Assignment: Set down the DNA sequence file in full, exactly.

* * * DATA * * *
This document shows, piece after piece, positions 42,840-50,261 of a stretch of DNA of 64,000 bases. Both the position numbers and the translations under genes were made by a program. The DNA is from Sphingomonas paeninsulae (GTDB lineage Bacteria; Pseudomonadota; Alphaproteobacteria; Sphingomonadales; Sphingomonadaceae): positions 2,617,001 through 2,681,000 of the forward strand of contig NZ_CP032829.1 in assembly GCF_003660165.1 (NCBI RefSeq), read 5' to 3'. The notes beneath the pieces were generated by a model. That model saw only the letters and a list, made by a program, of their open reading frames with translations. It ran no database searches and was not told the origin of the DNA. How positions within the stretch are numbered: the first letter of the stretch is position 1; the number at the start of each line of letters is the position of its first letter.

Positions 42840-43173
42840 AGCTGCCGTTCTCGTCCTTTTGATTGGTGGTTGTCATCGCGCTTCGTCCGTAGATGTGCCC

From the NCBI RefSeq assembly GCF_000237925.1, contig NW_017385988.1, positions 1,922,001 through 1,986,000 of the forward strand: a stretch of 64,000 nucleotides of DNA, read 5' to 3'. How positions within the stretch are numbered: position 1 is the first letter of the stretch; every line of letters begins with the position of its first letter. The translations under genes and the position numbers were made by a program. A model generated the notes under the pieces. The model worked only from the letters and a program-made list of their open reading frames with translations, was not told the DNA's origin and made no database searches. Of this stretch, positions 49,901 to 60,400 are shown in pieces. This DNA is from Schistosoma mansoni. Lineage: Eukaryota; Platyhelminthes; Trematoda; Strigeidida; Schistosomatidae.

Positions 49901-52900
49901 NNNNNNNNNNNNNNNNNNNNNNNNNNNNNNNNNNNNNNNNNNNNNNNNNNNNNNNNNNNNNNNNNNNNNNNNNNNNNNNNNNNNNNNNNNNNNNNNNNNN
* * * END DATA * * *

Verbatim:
This document shows, piece after piece, positions 42,840-50,261 of a stretch of DNA of 64,000 bases. Both the position numbers and the translations under genes were made by a program. The DNA is from Sphingomonas paeninsulae (GTDB lineage Bacteria; Pseudomonadota; Alphaproteobacteria; Sphingomonadales; Sphingomonadaceae): positions 2,617,001 through 2,681,000 of the forward strand of contig NZ_CP032829.1 in assembly GCF_003660165.1 (NCBI RefSeq), read 5' to 3'. The notes beneath the pieces were generated by a model. That model saw only the letters and a list, made by a program, of their open reading frames with translations. It ran no database searches and was not told the origin of the DNA. How positions within the stretch are numbered: the first letter of the stretch is position 1; the number at the start of each line of letters is the position of its first letter.

Positions 42840-43173
42840 AGCTGCCGTTCTCGTCCTTTTGATTGGTGGTTGTCATCGCGCTTCGTCCGTAGATGTGCCC

From the NCBI RefSeq assembly GCF_000237925.1, contig NW_017385988.1, positions 1,922,001 through 1,986,000 of the forward strand: a stretch of 64,000 nucleotides of DNA, read 5' to 3'. How positions within the stretch are numbered: position 1 is the first letter of the stretch; every line of letters begins with the position of its first letter. The translations under genes and the position numbers were made by a program. A model generated the notes under the pieces. The model worked only from the letters and a program-made list of their open reading frames with translations, was not told the DNA's origin and made no database searches. Of this stretch, positions 49,901 to 60,400 are shown in pieces. This DNA is from Schistosoma mansoni. Lineage: Eukaryota; Platyhelminthes; Trematoda; Strigeidida; Schistosomatidae.

Positions 49901-52900
49901 NNNNNNNNNNNNNNNNNNNNNNNNNNNNNNNNNNNNNNNNNNNNNNNNNNNNNNNNNNNNNNNNNNNNNNNNNNNNNNNNNNNNNNNNNNNNNNNNNNNN